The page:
Lainey was placed in foster care services with my sister Melissa in 2007 when she was 18 months old. A CPS and foster care case were opened at that time. I was addicted to drugs and not ready to quit. After a year of trying to get well, going to multiple inpatient treatment centers and mutual aid groups, I surrendered my parental rights to avoid termination.
I continued using drugs and continued entering inpatient treatment facilities as well. For many of us it’s as if we are divided into two parts, one part that can’t fathom getting well and one that won’t quit trying. I would consistently get successfully discharged only to pick right back up from where I had left off each time.
In February of 2013 I became pregnant. Again. There were not many, if any, who believed my partner and I could be parents to this child. I tried to convince myself to consider other options, either to terminate the pregnancy or consider adoption at birth, but I could not. I wanted to be a mother.
During my pregnancy I did the best I could at that time. I rationalized using prescriptions medications (illegally) because it was not heroin or crack. About 9 weeks before my due date I moved back to my hometown. The supports were too little and the temptations too strong. I began using heavily.
I went into labor on September 17, 2013. I was treated like any other mother at first. While trying to give me an IV, the nurse saw the tracks and bruises lining all the veins in my hands and arm. I was asked, “Are you an IV drug user?” There are many instances when a person addicted to drugs and or alcohol will tell you that telling the truth didn’t work out for them. This was one of those times. Through tears I said with all honesty, “Yes. I am addicted to heroin and crack. I just want you to know so this baby can receive the best possible care you can provide.” Unfortunately after that, I was treated very differently. The atmosphere changed in the hospital room. They were no longer smiling. My partner Ryan was told he was not allowed to hold my hand any longer while the planned C-section was performed. He was told to sit in the chair across the room and be quiet. Hospital security came in and our room and all of our belongings were searched. What was supposed to be one of the brightest days of our lives had turned very dark and dreary. Of course I knew it was because of the choices I had made. I just didn’t know why I made the choices I had.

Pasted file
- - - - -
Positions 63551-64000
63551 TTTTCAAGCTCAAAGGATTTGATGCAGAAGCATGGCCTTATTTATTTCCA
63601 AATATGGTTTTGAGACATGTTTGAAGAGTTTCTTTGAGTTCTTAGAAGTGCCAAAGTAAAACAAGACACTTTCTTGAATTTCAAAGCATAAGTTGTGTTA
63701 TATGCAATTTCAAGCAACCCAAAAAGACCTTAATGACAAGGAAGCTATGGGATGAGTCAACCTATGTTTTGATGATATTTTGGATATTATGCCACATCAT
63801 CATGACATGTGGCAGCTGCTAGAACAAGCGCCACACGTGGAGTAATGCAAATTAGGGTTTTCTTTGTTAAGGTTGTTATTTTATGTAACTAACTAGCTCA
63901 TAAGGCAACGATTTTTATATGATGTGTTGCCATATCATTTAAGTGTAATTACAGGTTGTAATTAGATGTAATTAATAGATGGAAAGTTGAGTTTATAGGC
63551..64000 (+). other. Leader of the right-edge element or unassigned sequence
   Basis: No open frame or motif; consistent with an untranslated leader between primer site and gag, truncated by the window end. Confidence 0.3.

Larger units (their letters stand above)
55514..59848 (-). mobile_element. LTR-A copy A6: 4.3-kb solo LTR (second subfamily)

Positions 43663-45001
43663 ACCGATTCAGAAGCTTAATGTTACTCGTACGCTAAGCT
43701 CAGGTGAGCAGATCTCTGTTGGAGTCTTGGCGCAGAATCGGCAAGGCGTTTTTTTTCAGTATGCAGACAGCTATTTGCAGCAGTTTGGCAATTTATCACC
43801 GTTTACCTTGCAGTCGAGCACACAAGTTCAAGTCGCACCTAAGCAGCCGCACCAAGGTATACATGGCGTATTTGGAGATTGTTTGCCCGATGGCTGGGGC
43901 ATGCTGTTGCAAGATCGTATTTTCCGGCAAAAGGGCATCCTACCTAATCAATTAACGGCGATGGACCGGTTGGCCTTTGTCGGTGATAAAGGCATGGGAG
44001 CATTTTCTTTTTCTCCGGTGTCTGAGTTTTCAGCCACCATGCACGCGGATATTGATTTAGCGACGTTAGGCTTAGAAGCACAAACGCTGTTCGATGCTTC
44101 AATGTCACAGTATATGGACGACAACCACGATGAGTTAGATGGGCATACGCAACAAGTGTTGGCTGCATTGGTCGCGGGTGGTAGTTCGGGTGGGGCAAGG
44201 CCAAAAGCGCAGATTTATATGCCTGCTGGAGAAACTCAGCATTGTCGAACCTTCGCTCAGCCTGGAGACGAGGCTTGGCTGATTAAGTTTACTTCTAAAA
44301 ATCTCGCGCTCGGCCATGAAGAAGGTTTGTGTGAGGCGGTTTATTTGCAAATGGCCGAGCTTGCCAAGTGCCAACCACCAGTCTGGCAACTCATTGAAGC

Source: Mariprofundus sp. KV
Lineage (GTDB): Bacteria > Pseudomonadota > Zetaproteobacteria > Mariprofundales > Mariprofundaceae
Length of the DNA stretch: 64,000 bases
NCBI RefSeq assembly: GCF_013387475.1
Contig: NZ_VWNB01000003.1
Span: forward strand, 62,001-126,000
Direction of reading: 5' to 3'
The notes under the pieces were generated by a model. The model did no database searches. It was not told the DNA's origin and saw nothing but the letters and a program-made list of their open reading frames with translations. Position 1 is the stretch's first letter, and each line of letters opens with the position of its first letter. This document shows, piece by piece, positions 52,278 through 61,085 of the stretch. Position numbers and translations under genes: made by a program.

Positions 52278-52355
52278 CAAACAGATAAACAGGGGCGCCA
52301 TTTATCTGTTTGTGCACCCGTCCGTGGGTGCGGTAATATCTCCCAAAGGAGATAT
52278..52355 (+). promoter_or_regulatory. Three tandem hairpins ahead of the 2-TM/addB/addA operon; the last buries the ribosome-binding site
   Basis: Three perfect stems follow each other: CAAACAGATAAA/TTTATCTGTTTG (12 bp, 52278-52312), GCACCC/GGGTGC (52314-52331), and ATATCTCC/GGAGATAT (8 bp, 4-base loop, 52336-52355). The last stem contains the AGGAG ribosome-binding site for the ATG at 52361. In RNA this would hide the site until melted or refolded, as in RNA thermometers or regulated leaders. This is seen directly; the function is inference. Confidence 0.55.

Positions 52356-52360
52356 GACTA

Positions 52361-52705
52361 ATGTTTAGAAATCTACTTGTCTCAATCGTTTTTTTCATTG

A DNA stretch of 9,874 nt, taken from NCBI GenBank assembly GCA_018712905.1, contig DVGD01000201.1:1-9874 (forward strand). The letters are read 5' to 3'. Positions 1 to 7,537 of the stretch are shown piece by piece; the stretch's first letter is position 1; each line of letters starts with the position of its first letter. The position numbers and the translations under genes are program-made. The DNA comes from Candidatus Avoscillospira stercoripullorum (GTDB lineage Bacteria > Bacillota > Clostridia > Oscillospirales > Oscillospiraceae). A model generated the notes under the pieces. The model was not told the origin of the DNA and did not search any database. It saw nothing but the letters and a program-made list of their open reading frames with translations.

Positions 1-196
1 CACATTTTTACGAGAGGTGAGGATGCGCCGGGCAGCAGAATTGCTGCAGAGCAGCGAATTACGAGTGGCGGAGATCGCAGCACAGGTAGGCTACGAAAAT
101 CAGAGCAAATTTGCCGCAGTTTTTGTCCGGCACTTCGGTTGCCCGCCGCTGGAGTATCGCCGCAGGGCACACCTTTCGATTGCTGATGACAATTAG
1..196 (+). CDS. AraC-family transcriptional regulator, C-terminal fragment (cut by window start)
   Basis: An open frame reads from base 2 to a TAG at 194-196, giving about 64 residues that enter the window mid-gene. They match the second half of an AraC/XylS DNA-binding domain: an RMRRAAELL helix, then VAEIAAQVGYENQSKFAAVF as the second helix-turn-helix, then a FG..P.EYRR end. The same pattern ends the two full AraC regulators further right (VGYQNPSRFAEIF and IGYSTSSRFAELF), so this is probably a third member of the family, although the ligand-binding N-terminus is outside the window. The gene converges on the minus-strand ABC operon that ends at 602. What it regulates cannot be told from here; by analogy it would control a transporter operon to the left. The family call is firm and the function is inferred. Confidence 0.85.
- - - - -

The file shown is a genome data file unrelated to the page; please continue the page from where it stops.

Around 1:00 am on September 18, 2013 my youngest daughter, Arianna, was born. She was born addicted to heroin and crack. Later in the afternoon that same day a CPS worker came and delivered the message that we would need to be in court the next day. I was going to be given six weeks until termination of my parental rights. I was terrified of that. I was also asked many questions. I talked about the 17 treatment centers I went to and had been successfully discharged from. I talked about recovery. I talked about how I had confidence that I could get well and raise a child. I talked about how I had not given up. I talked about how I knew that no matter what, I can never quit quitting. I could never quit trying to change my life. What I found, though, was that the very argument ‘I have never quit quitting’ which I thought was showing my conviction to getting better, seemed to cement the case that I was ‘untreatable’.